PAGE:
There was humour too, though, as Zazà donned Brünnhilde’s helmet to ‘rescue’ the furious peg-legged pirate she’d left stranded on stage, when missing her cue as Dufresne swept her off her feet. Duprels also conveyed a strong relationship with her long-suffering dresser, Natalya, a role sung with sensitivity and acted with nuance by Ellie Edmonds. Edmonds conveyed Natalya’s genuine love for her mistress, just as Duprels’ dependence on her employee-friend was plain to see.

Aida Ippolito as Totò, Anne Sophie Duprels as Zazà, and Ellie Edmonds as Natalia.jpg Aida Ippolito as Totò, Anne Sophie Duprels as Zazà, and Ellie Edmonds as Natalia. Photo credit: Robert Workman.

Some of the best singing of the night came from Richard Burkhard’s Cascart; ‘Zaza, piccola zingara’ was tender, firm of tone and carefully phrased. If only Zazà had heard the loyalty and affection in her former lover’s voice then she might have heeded his warnings and spared herself suffering …

The minor roles - the starry revue artiste, Floriana (Johane Ansell), James Cleverton’s Bussy, a writer, impresario Courtois (Charne Rochford), stage manager Duclou (Eddie Wade), and Michael Bradley’s Augusto, a waiter - were persuasively sung and though their contributions were often quite brief, the direction was detailed and lively.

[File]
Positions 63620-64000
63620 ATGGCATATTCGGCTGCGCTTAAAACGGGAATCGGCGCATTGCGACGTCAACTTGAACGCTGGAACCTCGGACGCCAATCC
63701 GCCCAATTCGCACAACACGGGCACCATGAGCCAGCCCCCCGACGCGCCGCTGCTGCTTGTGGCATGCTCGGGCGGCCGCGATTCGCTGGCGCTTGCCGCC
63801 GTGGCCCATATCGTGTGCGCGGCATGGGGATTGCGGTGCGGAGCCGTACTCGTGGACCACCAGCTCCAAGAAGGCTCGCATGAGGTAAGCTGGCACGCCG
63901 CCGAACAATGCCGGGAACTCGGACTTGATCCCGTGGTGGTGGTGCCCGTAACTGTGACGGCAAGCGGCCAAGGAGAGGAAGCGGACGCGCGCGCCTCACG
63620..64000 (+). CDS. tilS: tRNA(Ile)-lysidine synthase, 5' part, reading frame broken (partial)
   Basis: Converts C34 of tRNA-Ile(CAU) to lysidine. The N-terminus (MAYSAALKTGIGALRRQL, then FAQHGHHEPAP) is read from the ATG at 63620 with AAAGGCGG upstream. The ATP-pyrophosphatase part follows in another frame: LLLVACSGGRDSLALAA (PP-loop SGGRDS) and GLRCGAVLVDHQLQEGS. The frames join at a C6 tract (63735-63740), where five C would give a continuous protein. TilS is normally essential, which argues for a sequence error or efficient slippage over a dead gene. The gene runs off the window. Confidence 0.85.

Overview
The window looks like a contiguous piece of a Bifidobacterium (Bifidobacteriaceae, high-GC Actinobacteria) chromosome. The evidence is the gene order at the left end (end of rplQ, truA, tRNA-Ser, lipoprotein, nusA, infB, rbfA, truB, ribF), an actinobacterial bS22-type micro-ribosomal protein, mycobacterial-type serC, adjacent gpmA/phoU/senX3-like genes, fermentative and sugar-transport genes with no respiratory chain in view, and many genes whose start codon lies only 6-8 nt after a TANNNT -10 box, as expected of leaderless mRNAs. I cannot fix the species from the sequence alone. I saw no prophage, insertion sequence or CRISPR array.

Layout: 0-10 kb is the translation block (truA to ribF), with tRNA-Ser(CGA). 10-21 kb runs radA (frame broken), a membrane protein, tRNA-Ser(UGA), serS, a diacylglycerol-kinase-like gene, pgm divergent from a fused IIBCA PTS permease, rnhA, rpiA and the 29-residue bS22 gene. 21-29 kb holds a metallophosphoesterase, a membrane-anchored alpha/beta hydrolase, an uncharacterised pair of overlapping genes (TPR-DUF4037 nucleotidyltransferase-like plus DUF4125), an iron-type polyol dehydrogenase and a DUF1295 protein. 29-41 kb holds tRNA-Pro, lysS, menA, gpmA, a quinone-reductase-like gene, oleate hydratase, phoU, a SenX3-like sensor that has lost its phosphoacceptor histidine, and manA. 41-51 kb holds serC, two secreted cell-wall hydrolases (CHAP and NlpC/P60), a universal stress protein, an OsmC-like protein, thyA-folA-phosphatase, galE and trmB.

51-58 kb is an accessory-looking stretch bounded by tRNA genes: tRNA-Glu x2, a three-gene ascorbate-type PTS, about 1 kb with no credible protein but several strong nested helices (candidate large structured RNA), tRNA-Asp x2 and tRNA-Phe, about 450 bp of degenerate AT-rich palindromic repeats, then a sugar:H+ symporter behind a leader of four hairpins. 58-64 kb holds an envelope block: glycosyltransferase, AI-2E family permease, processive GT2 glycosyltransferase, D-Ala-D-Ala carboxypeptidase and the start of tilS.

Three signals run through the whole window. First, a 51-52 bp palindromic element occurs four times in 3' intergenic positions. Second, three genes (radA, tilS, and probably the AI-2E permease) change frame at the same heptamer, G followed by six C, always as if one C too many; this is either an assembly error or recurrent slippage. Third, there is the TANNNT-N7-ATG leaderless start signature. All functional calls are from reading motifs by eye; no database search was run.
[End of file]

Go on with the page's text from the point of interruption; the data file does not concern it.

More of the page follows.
Richard Burkhard as Cascart and Anne Sophie Duprels as Zazà.jpg Richard Burkhard as Cascart and Anne Sophie Duprels as Zazà. Photo credit: Robert Workman.

As Zazà’s weak-willed, selfish deceiver, Milio Dufresne, Joel Montero seemed out of sorts. Though he produced a stirring tone at times, there were a lot of rough edges and the intonation was hit-and-miss and wavering.

Peter Robinson and the City of London Sinfonia made much of the brash colours and popular-song rhythms of Act 1, and brought out the more nuanced instrumental detail of the latter acts. This was disciplined, stylish playing.

When Farrar - who had a large following of idolising young women, nicknamed ‘Gerry-flappers’ - bid farewell to the stage in the title role of Leoncavallo’s opera, she was festooned with balloons and flowers, hailed with banners, ‘Hurrah, Farrar! Farrar Hurrah!’, eulogised in speeches of devotion, and paraded up Broadway in an open top car (as reported in Music Journal, October 1965).

Dream and reality, art and life: Zazà struggles to recognise the distinction between a world that can be created on a theatre stage and a life that must be lived. Perhaps it is ever thus. But, as Tosca learned that integrity is more than important than life, by the close Zazà has learned that integrity is more important than love.

Claire Seymour

Leoncavallo: Zazà

Zazà - Anne Sophie Duprels, Milio - Joel Montero, Anaide - Louise Winter, Cascart - Richard Burkhard, Bussy - James Cleverton, Floriana - Johane Ansell, Natalia - Ellie Edmonds, Courtois - Charne Rochford, Duclou - Eddie Wade, La Signora Dufresne - Joanna Marie Skillett, Marco - Oliver Brignall, Augusto - Michael Bradley, Totò Dufresne - Aida Ippolito, Claretta - Alexandra Stenson, Simona - Charlotte Hewett; Director - Marie Lambert, Conductor - Peter Robinson, Designer - Alyson Cummins, Costume Designer - Camille Assaf, Lighting Director - Mark Jonathan, Choreographer - Danilo Rubeca, City of London Sinfonia, Opera Holland Park Chorus.

Investec Opera Holland Park; Tuesday 18th July 2017.